09 Apr Workplace injuries can land your company in trouble
Recent court decisions have highlighted the importance of safety in workplace kitchens. The handling of sharp knives, graters and things such as food processors and stoves present many dangers if not handled properly. If equipment is not guarded or the appropriate measures are not taken when cleaning utensils and equipment, your company could land itself in serious trouble.
Knowing how to prevent injury and the procedures that should be put in place to insure that the risk of injury is reduced is important for the success of your business.
Examples of safety incidents
There was recently an incident involving an unguarded crumb auger where a woman was evidently untrained, nor had she been informed about the equipment. This lack of information led to the woman her sustaining deep lacerations to her hand when cleaning the crumb auger. In this incident, the offender pleaded guilty and still received a $30,000 fine as well as costs for the injury.
There was also another incident involving an unguarded piece of kitchen equipment when a worker was cleaning a conveyor belt. This conveyor belt did not have adequate measures in place to stop workers from engaging in dangerous behaviour with an unguarded rotating drive as well as no barrier to stop them accessing the underneath of the conveyor belt. The worker, cleaning the equipment at the time with the belt running, reached down to collect something that had fallen underneath the conveyor belt subsequently getting her hair caught in the rotating drive, having her hair scalped and losing an ear. This failure to implement proper safety precautions and barriers led to a $50,000 fine for the offender.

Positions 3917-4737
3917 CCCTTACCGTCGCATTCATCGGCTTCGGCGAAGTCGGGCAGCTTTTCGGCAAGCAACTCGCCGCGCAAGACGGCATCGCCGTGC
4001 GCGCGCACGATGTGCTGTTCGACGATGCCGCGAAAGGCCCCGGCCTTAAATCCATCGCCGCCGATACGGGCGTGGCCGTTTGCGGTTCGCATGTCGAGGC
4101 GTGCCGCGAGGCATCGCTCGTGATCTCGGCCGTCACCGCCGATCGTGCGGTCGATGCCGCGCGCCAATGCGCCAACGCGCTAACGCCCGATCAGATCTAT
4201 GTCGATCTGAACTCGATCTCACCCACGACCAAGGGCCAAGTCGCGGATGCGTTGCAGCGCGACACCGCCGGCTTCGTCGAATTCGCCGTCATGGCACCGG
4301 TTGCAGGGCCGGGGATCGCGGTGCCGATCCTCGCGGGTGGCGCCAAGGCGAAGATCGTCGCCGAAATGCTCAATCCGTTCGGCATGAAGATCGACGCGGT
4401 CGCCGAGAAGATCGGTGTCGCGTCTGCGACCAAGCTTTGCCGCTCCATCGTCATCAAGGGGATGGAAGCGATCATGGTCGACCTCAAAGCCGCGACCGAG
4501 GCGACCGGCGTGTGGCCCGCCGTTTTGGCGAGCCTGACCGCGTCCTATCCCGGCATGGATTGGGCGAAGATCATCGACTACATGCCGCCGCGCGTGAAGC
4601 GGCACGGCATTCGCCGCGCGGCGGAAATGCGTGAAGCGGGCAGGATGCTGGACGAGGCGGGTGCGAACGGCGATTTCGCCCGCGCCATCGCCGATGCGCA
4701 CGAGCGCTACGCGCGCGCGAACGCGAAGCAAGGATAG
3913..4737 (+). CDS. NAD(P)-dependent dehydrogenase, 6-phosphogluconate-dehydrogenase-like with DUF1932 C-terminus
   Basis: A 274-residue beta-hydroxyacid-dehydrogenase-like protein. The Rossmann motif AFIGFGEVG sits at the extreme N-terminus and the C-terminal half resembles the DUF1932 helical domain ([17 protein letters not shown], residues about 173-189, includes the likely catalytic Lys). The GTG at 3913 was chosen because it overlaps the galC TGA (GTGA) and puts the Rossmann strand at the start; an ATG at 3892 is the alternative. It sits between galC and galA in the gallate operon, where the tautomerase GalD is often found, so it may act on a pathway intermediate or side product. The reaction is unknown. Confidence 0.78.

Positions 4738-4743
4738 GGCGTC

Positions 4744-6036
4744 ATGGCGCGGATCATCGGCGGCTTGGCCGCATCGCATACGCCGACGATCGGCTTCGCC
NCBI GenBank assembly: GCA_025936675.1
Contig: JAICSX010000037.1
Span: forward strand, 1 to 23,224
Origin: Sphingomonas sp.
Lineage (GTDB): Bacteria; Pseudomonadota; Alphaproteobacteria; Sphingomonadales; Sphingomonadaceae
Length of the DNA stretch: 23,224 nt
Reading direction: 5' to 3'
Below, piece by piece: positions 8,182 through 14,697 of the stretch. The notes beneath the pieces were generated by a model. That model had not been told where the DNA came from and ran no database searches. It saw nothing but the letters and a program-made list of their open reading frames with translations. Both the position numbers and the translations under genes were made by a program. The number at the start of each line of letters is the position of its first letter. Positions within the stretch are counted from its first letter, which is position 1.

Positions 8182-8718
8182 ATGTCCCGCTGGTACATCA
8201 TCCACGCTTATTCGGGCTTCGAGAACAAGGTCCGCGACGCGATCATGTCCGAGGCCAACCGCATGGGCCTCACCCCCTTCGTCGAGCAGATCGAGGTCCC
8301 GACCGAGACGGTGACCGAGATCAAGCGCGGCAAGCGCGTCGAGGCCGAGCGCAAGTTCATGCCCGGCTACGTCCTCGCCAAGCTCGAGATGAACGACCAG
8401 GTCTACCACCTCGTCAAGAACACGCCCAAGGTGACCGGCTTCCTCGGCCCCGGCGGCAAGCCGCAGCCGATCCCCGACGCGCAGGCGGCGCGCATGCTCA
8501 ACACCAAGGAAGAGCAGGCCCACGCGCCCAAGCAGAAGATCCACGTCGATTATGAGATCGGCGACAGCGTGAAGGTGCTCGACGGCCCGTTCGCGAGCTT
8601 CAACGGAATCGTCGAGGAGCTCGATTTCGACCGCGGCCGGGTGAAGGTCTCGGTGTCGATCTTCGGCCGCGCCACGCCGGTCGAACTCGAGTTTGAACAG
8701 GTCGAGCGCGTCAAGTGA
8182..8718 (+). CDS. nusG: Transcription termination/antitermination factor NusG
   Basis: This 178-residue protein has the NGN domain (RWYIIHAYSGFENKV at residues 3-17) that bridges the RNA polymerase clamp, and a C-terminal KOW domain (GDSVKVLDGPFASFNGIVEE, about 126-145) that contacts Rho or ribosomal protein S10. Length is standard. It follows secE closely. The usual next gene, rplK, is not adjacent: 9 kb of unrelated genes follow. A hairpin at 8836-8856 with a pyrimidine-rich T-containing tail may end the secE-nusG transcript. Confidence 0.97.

How to stop this happening to your business
Conducting some regular, basic safety measures in the workplace prior to commencing work will significantly reduce the risk of injury. conduct a simply risk assessment of the workplace and ensure that machinery cannot be operated whilst it is being cleaned as well as implementing control measures to stop entanglement, shearing or crushing from the machinery.
All dangerous areas should be guarded as should any moving parts to avoid any injury. Arguably the most important point is that workers should be well trained, informed and instructed on the dangerous of the machinery they will be operating or cleaning. This means outlining the required safety procedures prior to operating and cleaning as well as providing a safe area to do so such as isolating the machine from others to avoid unwanted involvement leading to injury.